Direct torque control of brushless DC drives with reduced torque ripple

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IEEE TRANSACTIONS ON INDUSTRY APPLICATIONS, VOL. 41, NO. 2, MARCH/APRIL 2005 599 Direct Torque Control of Brushless DC Drives With Reduced Torque Ripple Yong Liu, Student Member, IEEE, Z. Q. Zhu, Senior Member, IEEE, and David Howe Abstract—The application of direct torque control (DTC) to brushless ac drives has been investigated extensively. This paper describes its application to brushless dc drives, and highlights the essential differences in its implementation, as regards torque estimation and the representation of the inverter voltage space vectors. Simulated and experimental results are presented, and it is shown that, compared with conventional current control, DTC results in reduced torque ripple and a faster dynamic response. Index Terms—Brushless dc (BLDC) drives, direct torque control (DTC), permanent-magnet motor. I. INTRODUCTION T HE permanent magnet brushless ac (BLAC) and brushless dc (BLDC) drives [1], [2] are used extensively for many applications, ranging from servos to traction drives. They differ primarily in their current and back-electromotive-force (EMF) waveforms. In a BLAC drive, the phase current is controlled by a pulsewidth-modulation (PWM) inverter to have a sinusoidal waveform and vector control is often employed, while in a BLDC drive, the PWM phase current has an essentially rectangular waveform. In theory, a permanent magnet brushless motor with any back-EMF waveform can be operated in either BLAC or BLDC mode, although, in practice, it is desirable for a BLAC motor to have a sinusoidal back-EMF waveform and BLDC motor to have a trapezoidal back-EMF waveform in order to minimize the torque ripple and maximize the ef ciency and torque capability. A sinusoidal back-EMF waveform can be obtained by skewing the stator slots and/or rotor magnets, employing a distributed stator winding, shaping the magnets, or employing a sinusoidal magnetization distribution. BLDC motors often employ concentrated windings [2], since these result in shorter end windings, which is conducive to a high ef ciency and torque density. Further, while BLAC drives require a precision rotor position sensor, such as encoder, BLDC drives only require discrete position sensors, such as Hall devices [1], [2]. Therefore, in general, BLDC drives are relatively low cost. This paper focuses on the control of such BLDC drives. Paper IPCSD-05-005, presented at the 2004 Industry Applications Society Annual Meeting, Seattle, WA, October 3–7, and approved for publication in the IEEE TRANSACTIONS ON INDUSTRY APPLICATIONS by the Industrial Drives Committee of the IEEE Industry Applications Society. Manuscript submitted for review July 11, 2004 and released for publication January 26, 2005. The authors are with the Department of Electronic and Electrical Engineering, University of Shef eld, Shef eld, S1 3JD, U.K. (e-mail: elp01YL@shef eld.ac.uk; Z.Q.ZHU@shef eld.ac.uk; D.Howe@shef eld. ac.uk). Digital Object Identi er 10.1109/TIA.2005.844853 Generally, BLDC drives employ current control, which essentially assumes that the torque is proportional to the phase current. Since, in practice, the relationship is nonlinear, various current control strategies have been adopted to minimize torque pulsations, by employing pre-optimized waveforms for the reference current, for example. Such an optimal current excitation scheme was proposed in [3], which resulted in minimal copper loss and ripple-free torque from a BLDC drive. However, it was based on the – axes transformation, and could not respond to rapid torque changes. A current controller which estimated the electromagnetic torque from the rate of change of coenergy was described in [4]. However, in its implementation to a BLDC drive, the estimated torque was obtained from a lookup table, and the control algorithm did not directly involve ux control. An instantaneous torque controller based on variable structure control in the – reference frame was proposed in [5]–[7]. However, although experimental results showed that it was effective in reducing torque ripple, it was only applicable to three-phase BLDC operating in the 180 conduction mode, and not to the more usual 120 conduction mode. In [8], electromagnetic torque pulsations were reduced with a torque controller in which the torque was estimated from the product of the instantaneous back-EMF and current. However, the winding resistance was neglected and the inverter output voltage had to be calculated, which assumed that the back-EMF waveform was known. The real-time estimation of the back EMF, using the model reference adaptive method, was reported in [9], which also employed a variable-structure torque controller with space-vector PWM. However, it was only applied to a three-phase BLAC drive, and resulted in a relatively complex relationship between the output voltage in the axis and the torque error. Direct torque control (DTC) was originally developed for induction machine drives [10], [11], and directly controls the ux linkage and electromagnetic torque, considering the electrical machine, the power electronic inverter, and the control strategy at the system level. A relationship is established between the torque, the ux and the optimal inverter switching so as to achieve a fast torque response. It exhibits better dynamic performance than conventional control methods, such as vector control, is less sensitive to parameter variations, and is simpler to implement. DTC has been successfully applied to induction machines [10], [11], and, more recently, to BLAC machines [12], [13]. This paper considers the application of direct torque control, to a three-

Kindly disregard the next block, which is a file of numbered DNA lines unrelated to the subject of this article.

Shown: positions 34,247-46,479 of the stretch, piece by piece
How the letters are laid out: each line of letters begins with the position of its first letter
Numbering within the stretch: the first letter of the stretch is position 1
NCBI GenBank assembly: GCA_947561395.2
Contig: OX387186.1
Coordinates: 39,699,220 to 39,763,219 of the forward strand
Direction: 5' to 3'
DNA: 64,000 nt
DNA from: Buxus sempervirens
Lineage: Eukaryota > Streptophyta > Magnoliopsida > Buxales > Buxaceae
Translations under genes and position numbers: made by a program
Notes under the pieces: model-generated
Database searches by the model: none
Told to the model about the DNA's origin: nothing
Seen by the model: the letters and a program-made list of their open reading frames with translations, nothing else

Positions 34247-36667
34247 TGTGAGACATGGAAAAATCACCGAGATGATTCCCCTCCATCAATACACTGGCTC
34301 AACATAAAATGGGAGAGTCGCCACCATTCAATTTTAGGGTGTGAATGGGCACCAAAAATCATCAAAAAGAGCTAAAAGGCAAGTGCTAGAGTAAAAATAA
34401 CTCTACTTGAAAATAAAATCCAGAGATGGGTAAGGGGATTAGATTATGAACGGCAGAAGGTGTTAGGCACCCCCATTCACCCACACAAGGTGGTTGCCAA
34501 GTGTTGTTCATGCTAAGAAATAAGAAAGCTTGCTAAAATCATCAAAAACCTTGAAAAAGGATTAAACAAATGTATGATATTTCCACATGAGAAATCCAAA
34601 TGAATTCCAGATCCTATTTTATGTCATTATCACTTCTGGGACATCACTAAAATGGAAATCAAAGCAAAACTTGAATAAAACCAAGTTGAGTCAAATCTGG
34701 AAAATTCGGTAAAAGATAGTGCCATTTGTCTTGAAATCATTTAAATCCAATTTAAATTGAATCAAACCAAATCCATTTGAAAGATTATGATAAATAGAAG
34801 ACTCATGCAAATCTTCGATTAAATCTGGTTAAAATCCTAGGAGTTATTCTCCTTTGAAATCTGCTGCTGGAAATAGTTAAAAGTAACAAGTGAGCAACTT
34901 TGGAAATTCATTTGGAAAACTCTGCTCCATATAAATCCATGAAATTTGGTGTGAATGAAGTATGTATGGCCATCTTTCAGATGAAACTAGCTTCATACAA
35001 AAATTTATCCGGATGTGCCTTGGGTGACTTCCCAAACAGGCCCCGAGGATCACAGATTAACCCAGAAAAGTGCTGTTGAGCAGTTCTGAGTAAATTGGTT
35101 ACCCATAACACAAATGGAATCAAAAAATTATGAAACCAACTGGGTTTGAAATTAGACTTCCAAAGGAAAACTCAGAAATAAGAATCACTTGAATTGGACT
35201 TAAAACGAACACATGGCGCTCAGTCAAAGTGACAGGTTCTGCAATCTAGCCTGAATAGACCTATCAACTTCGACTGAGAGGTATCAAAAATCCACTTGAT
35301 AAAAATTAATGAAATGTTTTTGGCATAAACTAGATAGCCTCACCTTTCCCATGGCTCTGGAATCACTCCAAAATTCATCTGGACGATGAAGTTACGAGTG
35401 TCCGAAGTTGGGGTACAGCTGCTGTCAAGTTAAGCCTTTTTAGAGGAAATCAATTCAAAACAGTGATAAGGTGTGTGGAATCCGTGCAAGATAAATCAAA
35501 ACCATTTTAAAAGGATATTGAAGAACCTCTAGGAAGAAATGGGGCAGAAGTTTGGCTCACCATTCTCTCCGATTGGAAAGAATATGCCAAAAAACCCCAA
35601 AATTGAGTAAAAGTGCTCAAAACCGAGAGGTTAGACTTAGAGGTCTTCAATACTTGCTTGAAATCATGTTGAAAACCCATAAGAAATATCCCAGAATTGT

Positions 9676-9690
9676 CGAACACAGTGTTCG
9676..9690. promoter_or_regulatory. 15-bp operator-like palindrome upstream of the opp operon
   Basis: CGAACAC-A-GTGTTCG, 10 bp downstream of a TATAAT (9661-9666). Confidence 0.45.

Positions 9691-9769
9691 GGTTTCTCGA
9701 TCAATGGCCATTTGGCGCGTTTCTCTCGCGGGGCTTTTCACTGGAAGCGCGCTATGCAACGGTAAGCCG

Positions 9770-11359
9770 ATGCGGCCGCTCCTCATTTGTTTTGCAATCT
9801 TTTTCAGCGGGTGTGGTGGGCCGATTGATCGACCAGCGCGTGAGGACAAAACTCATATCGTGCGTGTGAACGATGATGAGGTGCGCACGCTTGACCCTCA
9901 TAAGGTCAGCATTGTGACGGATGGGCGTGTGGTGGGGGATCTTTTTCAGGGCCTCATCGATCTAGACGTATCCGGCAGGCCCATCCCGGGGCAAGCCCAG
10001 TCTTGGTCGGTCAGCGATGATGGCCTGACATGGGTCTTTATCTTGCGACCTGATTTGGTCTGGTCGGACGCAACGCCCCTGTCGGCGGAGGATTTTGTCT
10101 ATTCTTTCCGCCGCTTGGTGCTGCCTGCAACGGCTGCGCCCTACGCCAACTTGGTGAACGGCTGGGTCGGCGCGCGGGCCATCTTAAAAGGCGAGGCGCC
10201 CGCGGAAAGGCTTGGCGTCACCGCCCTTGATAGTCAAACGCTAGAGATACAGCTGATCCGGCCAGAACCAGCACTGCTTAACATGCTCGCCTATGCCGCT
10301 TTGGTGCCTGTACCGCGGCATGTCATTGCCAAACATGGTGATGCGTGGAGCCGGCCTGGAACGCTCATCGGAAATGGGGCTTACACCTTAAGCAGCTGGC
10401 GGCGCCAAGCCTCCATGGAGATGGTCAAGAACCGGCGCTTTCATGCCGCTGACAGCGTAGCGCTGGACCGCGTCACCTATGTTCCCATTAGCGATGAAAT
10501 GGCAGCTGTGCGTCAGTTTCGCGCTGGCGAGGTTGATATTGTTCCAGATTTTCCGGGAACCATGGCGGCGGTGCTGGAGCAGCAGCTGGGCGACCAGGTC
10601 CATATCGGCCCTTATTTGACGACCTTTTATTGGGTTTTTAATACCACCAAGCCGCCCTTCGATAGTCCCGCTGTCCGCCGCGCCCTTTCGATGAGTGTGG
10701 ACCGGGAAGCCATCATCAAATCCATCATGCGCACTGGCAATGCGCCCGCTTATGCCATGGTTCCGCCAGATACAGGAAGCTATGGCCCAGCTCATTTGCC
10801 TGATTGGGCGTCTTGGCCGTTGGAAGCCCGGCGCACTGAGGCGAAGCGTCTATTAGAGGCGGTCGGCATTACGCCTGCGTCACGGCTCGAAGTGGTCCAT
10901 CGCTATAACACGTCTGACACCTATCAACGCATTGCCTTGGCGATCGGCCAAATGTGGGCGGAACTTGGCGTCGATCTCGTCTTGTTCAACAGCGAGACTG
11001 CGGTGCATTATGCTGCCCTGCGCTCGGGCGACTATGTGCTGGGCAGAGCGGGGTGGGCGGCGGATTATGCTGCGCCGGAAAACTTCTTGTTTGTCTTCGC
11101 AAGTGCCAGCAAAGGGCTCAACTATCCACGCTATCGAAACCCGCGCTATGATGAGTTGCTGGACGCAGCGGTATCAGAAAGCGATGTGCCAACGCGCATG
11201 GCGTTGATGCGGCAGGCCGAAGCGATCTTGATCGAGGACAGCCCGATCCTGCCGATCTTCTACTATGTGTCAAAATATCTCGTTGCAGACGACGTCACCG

phase BLDC drive operating in the 120 conduction mode (i.e. two phases conducting) to achieve instantaneous 0093-9994/$20.00 © 2005 IEEE

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